DDG-106 Stockdale GDBIW 05-10-08 04-18-09 San Diego, California
DDG-107 Gravely HIIIS 03-30-09 11-20-10 Norfolk, Virginia
DDG-108 Wayne E. Meyer GDBIW 10-18-08 10-10-09 San Diego, California
DDG-109 Jason Dunham GDBIW 08-01-09 11-13-10 Norfolk, Virginia
DDG-110 William P. Lawrence HIIIS 12-15-09 06-04-11 San Diego, California
DDG-111 Spruance GDBIW 06-06-10 10-01-11 San Diego, California
DDG-112 Michael Murphy GDBIW 05-08-11 10-06-12 Pearl Harbor, Hawaii
DDG-113 John Finn HIIIS 03-28-15
DDG-114 Ralph Johnson HIIIS
DDG-115 Rafael Peralta GDBIW
DDG-116 Thomas Hudner GDBIW
DDG-117 Paul Ignatius HIIIS
DDG-118 Daniel Inouye GDBIW
DDG-119 Delbert D. Black HIIIS
DDG-120 GDBIW
DDG-121 HIIIS
DDG-122 GDBIW
DDG-123 HIIIS
DDG-124 GDBIW
DDG-125 HIIIS
DDG-126 GDBIW

GDBIW – General Dynamics Bath Iron Works

HIIIS – Huntington Ingalls Industries Ingalls Shipbuilding

DDG – Destroyer, Guided Missile

The Arleigh Burk-class guided-missile destroyer USS Sampson (DDG-102) departs Joint Base Pearl Harbor-Hickam to support Rim of the Pacific (RIMPAC) 2010 exercises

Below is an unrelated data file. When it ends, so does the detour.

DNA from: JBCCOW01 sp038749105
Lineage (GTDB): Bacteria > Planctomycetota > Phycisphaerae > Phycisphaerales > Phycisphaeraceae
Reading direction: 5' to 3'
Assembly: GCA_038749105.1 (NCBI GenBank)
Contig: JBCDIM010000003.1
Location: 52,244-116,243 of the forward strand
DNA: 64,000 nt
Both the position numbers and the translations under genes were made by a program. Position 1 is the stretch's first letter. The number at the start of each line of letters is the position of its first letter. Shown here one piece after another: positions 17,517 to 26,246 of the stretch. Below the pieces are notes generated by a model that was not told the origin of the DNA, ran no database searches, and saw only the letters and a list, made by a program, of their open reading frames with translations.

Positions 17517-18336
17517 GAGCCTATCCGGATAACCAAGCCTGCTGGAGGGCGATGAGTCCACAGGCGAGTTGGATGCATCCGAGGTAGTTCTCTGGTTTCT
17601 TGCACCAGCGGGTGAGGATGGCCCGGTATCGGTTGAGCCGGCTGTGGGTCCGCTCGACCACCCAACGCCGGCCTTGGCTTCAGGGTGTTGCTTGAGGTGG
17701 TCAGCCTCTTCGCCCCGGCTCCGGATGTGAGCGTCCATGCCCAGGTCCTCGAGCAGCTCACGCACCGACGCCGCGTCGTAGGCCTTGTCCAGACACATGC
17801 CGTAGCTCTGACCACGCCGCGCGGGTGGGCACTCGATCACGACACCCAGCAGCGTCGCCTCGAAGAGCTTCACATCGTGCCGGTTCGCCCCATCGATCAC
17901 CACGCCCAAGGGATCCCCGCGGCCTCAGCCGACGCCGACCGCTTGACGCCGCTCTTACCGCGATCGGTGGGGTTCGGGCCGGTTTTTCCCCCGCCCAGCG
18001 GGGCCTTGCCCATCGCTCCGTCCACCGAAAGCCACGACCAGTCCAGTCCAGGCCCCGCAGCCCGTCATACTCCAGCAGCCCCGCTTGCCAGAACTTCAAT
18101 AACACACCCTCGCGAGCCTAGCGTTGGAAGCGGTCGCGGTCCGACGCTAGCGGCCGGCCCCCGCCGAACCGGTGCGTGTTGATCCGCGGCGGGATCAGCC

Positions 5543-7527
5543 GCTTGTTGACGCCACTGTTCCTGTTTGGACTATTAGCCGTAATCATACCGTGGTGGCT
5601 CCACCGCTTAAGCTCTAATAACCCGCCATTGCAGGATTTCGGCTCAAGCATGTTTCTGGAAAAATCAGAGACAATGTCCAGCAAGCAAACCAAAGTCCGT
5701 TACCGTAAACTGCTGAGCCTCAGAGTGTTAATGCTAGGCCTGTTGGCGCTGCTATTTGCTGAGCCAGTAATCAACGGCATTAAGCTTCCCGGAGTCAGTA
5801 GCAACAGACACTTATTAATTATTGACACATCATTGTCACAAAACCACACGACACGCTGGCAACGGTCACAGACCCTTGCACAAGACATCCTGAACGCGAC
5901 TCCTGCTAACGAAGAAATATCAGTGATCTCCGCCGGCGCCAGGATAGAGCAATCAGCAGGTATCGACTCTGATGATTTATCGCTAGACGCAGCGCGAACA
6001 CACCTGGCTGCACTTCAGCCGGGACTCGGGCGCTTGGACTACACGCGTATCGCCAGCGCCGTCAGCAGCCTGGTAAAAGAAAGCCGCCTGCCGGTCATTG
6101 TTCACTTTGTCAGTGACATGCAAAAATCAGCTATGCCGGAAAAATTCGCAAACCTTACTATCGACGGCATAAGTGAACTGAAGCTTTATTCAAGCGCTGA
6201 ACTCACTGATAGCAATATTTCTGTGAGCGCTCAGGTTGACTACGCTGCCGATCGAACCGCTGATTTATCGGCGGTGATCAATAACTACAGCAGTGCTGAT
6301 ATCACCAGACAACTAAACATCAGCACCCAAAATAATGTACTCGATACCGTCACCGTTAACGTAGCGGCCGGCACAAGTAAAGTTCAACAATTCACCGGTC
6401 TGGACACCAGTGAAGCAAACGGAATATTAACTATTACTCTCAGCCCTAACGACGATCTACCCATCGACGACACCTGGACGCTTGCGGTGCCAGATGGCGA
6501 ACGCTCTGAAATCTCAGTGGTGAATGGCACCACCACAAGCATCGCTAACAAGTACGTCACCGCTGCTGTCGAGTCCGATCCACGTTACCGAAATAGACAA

The Arleigh Burk-class guided-missile destroyer USS Sampson (DDG-102) departs Joint Base Pearl Harbor-Hickam to support Rim of the Pacific (RIMPAC) 2010 exercises

First three Rafales

The official ceremony marking the acceptance by the Arab Republic of Egypt of its first three Rafales was held on July 20 at the Dassault Aviation flight test center in Istres, under the patronage of His Excellency Mr. Ehab Badawy, Egyptian Ambassador to France, and in the presence of Dassault Aviation Chairman & CEO Eric Trappier.

Dassault Aviation Delivers First Rafales to the Arab Republic of Egypt
Dassault Aviation Delivers First Rafales to the Arab Republic of Egypt

This first delivery comes just five months after the Egyptian decision to acquire 24 Rafales (16 two-seaters and 8 single-seaters) in order to equip its Air Force with a latest-generation multirole fighter capable of meeting the country’s operational requirements and enabling Egypt, with full sovereignty, to secure its geostrategic position in the region. At the same time, an initial group of Egyptian users has been trained in France. Egyptian pilots, trained by the French Air Force, flew the first three Rafales to Cairo on the day after the ceremony.